With home bills being what they are, many people have resorted to time-honoured self-insulation techniques in order to preserve their credit ratings. To counter-act the effects of the frigid indoor atmosphere, (the result of turning down the thermostat way down), people have taken to wearing more clothing. For sitting in front of the fireplace, reading, stitching or watching TV, they don the perfect complement; the throw or lap blanket. It’s quite commendable. You save money and decrease our reliance on foreign oil. Agreed.
The new soft, cozy fabrics and low price points make throws irresistible impulse purchases. They function as accents to enhance or refresh your décor. Though diminutive in size, as compared with the full sized indestructible Afghan your grandmother knitted half a century ago, they tend to build up into significant volume in the homes we frequent. Therefore, somewhat reluctantly, we feel compelled to treat them as C.R.U.D. Throws can qualify as C.R.U.D. under the “too much of a good thing” rubric. Many perfectly worthy household possessions are in perpetual overstock mode, so that each item’s individuality is virtually undetectable. Picture a log jam of framed photos on the mantle, or a room that sports floor to ceiling paintings on every wall, or an overcrowded china cabinet crammed with crystal. The same holds true for a haphazard pile of smallish blankets. Either they leave no room for people to sit, or they end up on the floor, collecting dust and pet hair.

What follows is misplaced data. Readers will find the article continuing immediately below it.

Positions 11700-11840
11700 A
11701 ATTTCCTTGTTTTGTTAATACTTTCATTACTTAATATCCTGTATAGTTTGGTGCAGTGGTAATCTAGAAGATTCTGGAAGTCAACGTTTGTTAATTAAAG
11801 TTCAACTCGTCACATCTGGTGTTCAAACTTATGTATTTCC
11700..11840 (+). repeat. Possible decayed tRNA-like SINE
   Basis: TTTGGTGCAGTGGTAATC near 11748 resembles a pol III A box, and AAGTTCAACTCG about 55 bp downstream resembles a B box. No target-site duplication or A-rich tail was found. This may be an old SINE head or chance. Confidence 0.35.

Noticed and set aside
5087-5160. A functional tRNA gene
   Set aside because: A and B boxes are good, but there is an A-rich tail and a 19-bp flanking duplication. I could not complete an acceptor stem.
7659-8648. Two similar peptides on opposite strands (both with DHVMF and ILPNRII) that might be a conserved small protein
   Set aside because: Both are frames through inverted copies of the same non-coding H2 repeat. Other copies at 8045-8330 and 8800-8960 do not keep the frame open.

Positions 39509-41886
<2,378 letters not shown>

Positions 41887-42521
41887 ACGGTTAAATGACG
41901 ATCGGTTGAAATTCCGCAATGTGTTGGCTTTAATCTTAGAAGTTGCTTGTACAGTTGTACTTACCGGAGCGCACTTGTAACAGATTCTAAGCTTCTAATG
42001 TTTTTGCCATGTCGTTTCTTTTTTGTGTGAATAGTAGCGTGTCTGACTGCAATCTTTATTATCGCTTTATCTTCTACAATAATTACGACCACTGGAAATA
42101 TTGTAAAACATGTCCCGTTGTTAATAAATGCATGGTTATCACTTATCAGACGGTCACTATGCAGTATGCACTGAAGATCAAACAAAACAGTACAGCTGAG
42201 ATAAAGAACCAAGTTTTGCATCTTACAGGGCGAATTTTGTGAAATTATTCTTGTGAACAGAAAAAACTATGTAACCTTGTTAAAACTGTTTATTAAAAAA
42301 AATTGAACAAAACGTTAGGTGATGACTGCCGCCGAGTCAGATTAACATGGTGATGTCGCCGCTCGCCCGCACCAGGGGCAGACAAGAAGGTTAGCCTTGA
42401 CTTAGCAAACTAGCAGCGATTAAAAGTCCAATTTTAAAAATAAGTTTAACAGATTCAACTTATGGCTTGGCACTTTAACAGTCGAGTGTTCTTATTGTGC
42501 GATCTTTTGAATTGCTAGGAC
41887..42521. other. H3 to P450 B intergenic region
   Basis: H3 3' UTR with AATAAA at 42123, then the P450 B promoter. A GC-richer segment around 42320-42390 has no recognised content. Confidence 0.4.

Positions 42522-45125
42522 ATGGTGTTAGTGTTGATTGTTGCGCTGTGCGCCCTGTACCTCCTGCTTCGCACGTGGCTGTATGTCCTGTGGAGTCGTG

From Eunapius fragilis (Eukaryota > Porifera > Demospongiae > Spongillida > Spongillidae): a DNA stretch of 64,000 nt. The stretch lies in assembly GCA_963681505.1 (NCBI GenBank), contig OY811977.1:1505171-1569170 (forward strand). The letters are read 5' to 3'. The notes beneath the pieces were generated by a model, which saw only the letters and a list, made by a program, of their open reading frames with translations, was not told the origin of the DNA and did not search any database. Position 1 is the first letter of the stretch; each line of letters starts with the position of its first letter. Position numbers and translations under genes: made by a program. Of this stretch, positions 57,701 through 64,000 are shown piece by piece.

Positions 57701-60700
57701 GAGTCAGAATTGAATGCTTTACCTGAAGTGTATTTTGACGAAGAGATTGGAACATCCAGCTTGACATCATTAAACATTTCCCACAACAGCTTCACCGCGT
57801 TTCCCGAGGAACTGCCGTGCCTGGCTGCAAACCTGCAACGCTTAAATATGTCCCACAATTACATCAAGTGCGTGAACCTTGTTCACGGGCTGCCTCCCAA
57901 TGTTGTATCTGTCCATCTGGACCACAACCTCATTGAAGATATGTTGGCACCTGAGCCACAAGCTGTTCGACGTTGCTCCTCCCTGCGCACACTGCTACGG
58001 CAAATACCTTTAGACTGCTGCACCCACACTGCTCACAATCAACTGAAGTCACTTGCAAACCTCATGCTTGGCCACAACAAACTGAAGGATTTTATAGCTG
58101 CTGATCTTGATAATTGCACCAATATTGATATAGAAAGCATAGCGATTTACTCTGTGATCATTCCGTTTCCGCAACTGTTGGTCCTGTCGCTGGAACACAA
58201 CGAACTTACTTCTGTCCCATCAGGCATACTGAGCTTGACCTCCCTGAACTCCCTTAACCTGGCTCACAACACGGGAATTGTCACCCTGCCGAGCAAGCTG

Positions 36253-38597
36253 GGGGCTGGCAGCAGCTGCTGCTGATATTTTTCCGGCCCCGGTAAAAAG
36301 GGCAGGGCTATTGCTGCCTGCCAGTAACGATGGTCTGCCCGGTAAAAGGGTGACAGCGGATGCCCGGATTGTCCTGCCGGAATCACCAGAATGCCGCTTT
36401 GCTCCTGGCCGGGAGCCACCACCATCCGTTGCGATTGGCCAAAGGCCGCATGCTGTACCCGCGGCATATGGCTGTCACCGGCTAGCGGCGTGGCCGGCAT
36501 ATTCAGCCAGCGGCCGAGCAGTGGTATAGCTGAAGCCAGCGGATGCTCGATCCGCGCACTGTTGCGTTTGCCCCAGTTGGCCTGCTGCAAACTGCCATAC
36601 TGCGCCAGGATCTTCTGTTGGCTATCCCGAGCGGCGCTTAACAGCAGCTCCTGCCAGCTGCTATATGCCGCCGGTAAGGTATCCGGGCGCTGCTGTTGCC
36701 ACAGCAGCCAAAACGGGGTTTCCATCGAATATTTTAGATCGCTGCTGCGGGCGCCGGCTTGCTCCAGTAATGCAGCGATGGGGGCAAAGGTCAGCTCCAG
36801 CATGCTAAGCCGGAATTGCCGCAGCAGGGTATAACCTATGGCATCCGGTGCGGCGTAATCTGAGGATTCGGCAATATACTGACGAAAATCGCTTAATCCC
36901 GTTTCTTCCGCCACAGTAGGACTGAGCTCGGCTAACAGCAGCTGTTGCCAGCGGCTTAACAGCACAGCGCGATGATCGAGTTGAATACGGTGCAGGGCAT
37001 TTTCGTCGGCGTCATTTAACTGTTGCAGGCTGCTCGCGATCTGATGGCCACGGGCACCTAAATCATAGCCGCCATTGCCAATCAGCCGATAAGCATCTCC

In contrast to some of the other challenges we have suggested in the pages of this blog, this one should be relatively painless. It requires you to set time aside to gather all of your throws from the far corners of your abode and subject them to rigid scrutiny. Remember, the point is to trim your collection down to a precious few. Look for holes, particularly with the knitted throws. Ditto for stains that don’t wash out. There’s no reason to keep the shabby ones around. Many of our clients rationalize, holding on to throws that have obviously seen better days out of loyalty to the person who made it for them. This is where the process can derail. If you can keep sentiment at bay, you will wind up with a reasonably sized throw collection that is more reflective of your current taste and style. Throws do wear out. When you do have to replace them, do not forget to donate or recycle the old ones.